Terrence of Agent Swarm has continued a conversation from Matt Segall's Footnotes 2 Plato on mytho-poetic thinking and nihilism.
In a long comment, I explain the relationship of scientism and the ascetic will in more detail than I have in prior posts here. My thesis is that the popular consciousness of science engages in the ascetic will, and I suspect that many scientists do as well.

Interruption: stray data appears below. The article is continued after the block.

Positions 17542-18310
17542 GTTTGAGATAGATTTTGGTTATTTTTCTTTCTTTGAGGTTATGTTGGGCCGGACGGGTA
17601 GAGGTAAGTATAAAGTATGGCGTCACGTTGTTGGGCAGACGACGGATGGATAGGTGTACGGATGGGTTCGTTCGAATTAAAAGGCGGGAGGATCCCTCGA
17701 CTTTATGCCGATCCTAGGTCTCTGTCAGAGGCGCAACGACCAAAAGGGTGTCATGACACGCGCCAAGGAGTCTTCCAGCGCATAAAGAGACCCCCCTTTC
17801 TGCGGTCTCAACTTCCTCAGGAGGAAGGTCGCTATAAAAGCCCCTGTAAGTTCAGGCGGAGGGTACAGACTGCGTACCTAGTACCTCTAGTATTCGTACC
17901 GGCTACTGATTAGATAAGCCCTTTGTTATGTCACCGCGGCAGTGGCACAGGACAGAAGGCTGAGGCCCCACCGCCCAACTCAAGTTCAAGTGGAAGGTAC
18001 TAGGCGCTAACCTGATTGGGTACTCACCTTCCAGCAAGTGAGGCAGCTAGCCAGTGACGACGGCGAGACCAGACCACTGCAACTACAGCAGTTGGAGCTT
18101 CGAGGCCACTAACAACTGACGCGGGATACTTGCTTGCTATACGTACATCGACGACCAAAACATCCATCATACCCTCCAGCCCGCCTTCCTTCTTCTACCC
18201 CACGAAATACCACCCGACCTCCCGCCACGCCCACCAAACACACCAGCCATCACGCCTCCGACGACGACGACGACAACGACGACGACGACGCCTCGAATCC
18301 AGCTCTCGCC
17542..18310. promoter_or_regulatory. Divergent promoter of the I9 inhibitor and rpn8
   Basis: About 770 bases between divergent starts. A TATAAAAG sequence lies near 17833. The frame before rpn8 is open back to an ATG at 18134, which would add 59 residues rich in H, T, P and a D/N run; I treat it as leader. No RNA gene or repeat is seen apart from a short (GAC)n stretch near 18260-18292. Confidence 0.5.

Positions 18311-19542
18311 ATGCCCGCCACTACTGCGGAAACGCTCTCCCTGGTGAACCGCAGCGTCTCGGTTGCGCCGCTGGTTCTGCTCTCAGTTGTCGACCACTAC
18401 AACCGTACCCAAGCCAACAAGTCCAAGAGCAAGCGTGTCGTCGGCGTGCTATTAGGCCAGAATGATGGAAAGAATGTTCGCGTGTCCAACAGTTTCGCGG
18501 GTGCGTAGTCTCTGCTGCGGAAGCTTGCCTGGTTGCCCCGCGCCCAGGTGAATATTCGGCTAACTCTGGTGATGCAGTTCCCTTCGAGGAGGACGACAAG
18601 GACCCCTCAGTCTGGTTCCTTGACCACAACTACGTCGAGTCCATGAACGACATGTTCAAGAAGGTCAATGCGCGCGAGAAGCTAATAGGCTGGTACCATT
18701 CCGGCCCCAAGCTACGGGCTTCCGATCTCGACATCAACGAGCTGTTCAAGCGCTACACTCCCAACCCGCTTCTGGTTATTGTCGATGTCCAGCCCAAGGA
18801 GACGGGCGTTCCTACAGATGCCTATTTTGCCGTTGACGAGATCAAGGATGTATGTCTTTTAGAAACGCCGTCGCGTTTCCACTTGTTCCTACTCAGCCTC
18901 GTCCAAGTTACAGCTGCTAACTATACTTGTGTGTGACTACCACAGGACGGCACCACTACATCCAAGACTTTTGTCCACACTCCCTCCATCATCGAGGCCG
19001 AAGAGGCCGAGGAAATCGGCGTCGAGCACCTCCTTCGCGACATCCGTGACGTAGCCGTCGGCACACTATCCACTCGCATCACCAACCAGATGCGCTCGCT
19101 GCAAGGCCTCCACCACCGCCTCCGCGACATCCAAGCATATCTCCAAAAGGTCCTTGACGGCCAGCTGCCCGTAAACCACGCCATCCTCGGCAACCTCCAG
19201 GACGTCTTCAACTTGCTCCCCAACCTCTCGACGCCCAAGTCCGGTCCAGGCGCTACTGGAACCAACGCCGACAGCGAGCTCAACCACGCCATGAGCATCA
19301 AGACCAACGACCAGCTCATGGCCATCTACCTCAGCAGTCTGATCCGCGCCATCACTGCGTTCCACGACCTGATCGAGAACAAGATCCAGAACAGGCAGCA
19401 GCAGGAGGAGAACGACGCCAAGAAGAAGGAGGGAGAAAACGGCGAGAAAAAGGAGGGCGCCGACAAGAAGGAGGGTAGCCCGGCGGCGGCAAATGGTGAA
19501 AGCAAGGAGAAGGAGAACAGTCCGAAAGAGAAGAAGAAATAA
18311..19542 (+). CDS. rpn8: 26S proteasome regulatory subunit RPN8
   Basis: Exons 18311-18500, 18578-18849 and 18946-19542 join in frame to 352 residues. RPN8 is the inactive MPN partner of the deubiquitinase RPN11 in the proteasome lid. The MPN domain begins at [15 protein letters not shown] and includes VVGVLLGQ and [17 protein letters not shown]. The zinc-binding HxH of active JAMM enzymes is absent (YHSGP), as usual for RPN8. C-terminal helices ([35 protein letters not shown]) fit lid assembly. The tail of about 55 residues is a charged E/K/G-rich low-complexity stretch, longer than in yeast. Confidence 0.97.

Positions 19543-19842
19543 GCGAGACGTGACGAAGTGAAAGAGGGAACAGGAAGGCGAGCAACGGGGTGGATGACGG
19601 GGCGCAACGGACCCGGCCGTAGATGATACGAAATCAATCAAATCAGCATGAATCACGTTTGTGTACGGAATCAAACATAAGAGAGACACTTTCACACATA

For those unfamiliar with the Nietzsche reference, I am saying that people will accept as true only what can be produced on firm foundations, yet in the process of producing such knowledge the phenomena in question are reduced to what can be proved on those grounds. However, given the reduction, the actual phenomena and what is proved are not the same, and the scientific proof intentionally mischaracterizes the phenomena while being blind to and forgetting this. This is a case of the "asectic will" in that the real goal is to have "firm foundations" and not to have the "truth," and thus the truth become subordinate to a need for clarity, perfection, precision, and all those Appollonian traits that readers of Nietzsche will recognize. Given that much that is of value in human life cannot survive the reduction, this is a problem, and it is likely to devalue human experience, expertise, and concerns.